So he reckoned it was better to be safe than sorry, and never looked outside when he heard the gravel crunching at midnight! :D
 
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Anonymous

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#9
I've got a reference here (unfortunately I didn't make a note of the source) to a Rev. Thomson, who was killed by a ghost he was attempting to exorcise in 1718... :eek:
 

CodenameThrow

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#10
Berkely Square was touched on in a story by MR James, can't remember which one - I think it may have been A School Story. Other supposedly "true" stories of "lethal" ghosts include the one about the creepy little dwarf Fanchon Moncare, and I seem to remember reading a book which purported to be only filled with true stories in which a cannibal victim took his GHASTLY REVENGE on the men who ate him (it was, to be honest, about as true as I am an orang utang but we're talking stories here, not hard facts). And the Croglin Grange beastie, of course. I can't remember whether or not it was supposed to have killed her, but it certainly had a go. Isn't there a ghost ship off the coast of Portsmouth that's supposed to bring doom to anyone who sees it? The cursed sarcophagus that was supposedly on board the Titanic? Franz Ferdinand's cursed car? Any curses, in fact, apart from those which have been proved to be mosquito bites or poisonous tomb air.

What about road ghosts that cause people to swerve into ditches? or water spirits that lure people to their deaths? Then there's the idea that paranormal forces were behind the deaths of the crew of the Ourang Medan. In the absence of any facts, we have to rely on the veracity of the story, or at least how true it sounds - it seems to me that an account of a ghost which walks into a room, points at a skirting board, tinkers with some cutlery and then vanishes is a bit less fanciful-sounding than one which kills people, and as a result they're the ones which tend to be more believable.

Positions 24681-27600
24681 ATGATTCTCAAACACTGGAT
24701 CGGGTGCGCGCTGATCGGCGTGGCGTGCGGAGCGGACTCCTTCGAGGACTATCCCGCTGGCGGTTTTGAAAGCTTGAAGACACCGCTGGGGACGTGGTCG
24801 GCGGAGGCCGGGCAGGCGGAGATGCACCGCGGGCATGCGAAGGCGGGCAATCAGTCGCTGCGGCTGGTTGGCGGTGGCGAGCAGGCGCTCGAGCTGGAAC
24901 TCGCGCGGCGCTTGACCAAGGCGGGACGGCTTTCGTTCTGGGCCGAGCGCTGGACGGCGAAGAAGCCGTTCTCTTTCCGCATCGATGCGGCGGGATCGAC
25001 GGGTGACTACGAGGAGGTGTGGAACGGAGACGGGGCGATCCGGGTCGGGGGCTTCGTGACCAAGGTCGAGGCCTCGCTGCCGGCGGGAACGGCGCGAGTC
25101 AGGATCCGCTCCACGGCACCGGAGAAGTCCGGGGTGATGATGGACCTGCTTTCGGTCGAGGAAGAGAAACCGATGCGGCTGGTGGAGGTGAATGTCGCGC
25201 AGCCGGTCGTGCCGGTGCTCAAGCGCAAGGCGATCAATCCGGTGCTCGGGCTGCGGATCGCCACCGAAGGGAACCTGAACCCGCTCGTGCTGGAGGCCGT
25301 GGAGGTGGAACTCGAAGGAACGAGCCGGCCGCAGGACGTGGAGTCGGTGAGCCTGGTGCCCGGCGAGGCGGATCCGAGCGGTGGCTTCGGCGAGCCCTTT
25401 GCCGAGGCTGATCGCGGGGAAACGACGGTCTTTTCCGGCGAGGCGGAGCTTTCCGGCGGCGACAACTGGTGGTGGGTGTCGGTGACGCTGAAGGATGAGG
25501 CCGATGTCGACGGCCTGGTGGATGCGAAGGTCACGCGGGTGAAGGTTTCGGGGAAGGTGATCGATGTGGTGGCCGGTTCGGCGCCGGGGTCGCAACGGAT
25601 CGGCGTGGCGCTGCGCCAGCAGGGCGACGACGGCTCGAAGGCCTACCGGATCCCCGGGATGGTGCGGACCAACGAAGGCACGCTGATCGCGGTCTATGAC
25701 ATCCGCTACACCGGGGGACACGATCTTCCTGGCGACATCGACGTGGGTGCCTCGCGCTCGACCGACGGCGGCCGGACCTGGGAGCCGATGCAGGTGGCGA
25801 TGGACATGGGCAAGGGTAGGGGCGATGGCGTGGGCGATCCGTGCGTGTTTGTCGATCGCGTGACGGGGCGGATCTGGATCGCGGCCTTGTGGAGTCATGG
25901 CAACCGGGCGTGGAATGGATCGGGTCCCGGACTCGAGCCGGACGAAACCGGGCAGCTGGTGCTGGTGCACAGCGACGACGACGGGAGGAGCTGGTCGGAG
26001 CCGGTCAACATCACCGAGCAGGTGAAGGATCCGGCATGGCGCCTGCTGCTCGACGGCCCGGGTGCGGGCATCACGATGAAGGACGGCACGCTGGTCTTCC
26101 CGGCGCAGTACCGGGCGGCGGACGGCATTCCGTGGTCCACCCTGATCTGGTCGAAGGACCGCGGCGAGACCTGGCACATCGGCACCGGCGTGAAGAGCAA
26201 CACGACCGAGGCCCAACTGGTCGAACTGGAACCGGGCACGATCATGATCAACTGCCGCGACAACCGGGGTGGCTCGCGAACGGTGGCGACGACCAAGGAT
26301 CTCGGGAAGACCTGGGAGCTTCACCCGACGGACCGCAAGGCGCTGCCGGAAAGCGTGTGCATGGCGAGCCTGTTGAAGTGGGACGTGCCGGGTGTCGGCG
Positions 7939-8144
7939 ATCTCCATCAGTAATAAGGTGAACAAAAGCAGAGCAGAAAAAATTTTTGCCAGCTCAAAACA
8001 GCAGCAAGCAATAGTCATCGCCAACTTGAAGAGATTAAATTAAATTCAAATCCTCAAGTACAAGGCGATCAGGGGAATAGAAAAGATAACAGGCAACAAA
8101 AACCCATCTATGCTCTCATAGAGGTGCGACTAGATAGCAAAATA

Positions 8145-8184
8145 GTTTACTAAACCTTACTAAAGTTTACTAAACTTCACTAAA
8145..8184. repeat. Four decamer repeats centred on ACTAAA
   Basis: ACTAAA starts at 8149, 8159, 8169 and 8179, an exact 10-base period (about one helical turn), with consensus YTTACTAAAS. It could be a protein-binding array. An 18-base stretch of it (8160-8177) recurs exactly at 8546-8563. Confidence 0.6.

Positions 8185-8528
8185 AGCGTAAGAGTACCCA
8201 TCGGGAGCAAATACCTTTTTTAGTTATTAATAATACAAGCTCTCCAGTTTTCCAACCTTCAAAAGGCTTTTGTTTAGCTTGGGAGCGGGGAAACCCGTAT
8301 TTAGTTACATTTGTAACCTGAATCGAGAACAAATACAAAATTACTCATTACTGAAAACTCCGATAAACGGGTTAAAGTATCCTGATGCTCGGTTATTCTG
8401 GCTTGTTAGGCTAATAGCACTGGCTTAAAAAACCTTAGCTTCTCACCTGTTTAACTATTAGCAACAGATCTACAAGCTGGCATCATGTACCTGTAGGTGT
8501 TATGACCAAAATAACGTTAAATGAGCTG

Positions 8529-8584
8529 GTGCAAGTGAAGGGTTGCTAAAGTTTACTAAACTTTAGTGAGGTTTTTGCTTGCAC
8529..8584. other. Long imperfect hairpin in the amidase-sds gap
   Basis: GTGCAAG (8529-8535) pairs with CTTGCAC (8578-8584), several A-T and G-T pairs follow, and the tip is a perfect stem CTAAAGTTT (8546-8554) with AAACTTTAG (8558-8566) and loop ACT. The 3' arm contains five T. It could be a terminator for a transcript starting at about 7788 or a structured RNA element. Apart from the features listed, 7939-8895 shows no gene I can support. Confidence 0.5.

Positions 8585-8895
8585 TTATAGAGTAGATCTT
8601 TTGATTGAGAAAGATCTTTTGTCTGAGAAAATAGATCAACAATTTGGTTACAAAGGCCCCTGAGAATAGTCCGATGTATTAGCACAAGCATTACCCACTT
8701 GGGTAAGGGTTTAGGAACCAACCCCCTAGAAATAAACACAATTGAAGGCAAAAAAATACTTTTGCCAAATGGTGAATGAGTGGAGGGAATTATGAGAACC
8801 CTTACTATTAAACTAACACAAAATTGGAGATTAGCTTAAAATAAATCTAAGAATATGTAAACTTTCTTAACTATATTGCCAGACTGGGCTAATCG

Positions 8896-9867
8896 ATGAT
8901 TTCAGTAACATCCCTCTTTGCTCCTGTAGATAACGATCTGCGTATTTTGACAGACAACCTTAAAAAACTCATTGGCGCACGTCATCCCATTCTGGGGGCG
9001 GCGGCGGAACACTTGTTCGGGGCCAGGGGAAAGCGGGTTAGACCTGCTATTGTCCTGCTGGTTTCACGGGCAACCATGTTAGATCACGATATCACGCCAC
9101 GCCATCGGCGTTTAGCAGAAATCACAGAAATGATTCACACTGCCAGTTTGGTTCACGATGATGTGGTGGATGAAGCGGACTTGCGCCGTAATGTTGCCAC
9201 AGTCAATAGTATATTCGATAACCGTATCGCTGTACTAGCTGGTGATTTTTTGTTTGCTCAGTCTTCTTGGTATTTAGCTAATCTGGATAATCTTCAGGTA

CodenameThrow

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#12
A dwarf who dressed up as a little girl (her real name was Ethel or something) and used to ferry precious stones all over the place. She ended up being stitched up by a love rival and went to prison where she hanged herself in her cell, the story is that she then went round to said rivals house (Magda something) and bludgeoned her to death with the head of the doll (hairs were found in the poor woman's mouth). Probably about as much basis in fact as the Mr Men books, but a good yarn nonetheless. It's got it all. Scary kids, evil dwarves, precious stones, a love triangle, doughty American c. 1900 cops who no doubt have red faces and handlebar moustaches and shout "Ah, flapjacks!" a lot, and a woman called Ada (the accomplice). Brill.
 

CodenameThrow

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#14
Only on yahoo groups (I googled "fanchon moncare"). There used to be a French site which it was on, but it told the story pretty much as I remember it verbatim from the book (except translated into French, obviously).
 

fluffle9

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#16
Throw said:
What about road ghosts that cause people to swerve into ditches?
there is supposed to be one on dartmoor, isn't there? something like a pair of hairy disembodied hands that grab the steering wheel.
 
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Anonymous

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#17
The Hairy Hands on Dartmoor. Yes. Freaked me out considerably as a child, that did! Especially the story of the couple in the caravan, when the woman was awoken by hands scratching against the window and door, trying to get in! :eek!!!!:
 

CodenameThrow

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#18
And a bus, I believe, which used to run people off the road. And that nun with the skeletal face who jumped up and grabbed the cab of the lorry on the Chippenham/Bath road.
 

MrRING

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#20
Most of these seem to be more spirits rather than ghosts... still, I managed to find a killer ghost story attributed to a specific death....

THE KILLER GHOST OF
EASTERN KENTUCKY

In 1938, stories of a "killer ghost" began to be told in eastern Kentucky. Even though no one ever saw this malevolent apparition, it was said to have caused five very similar and unexplained deaths.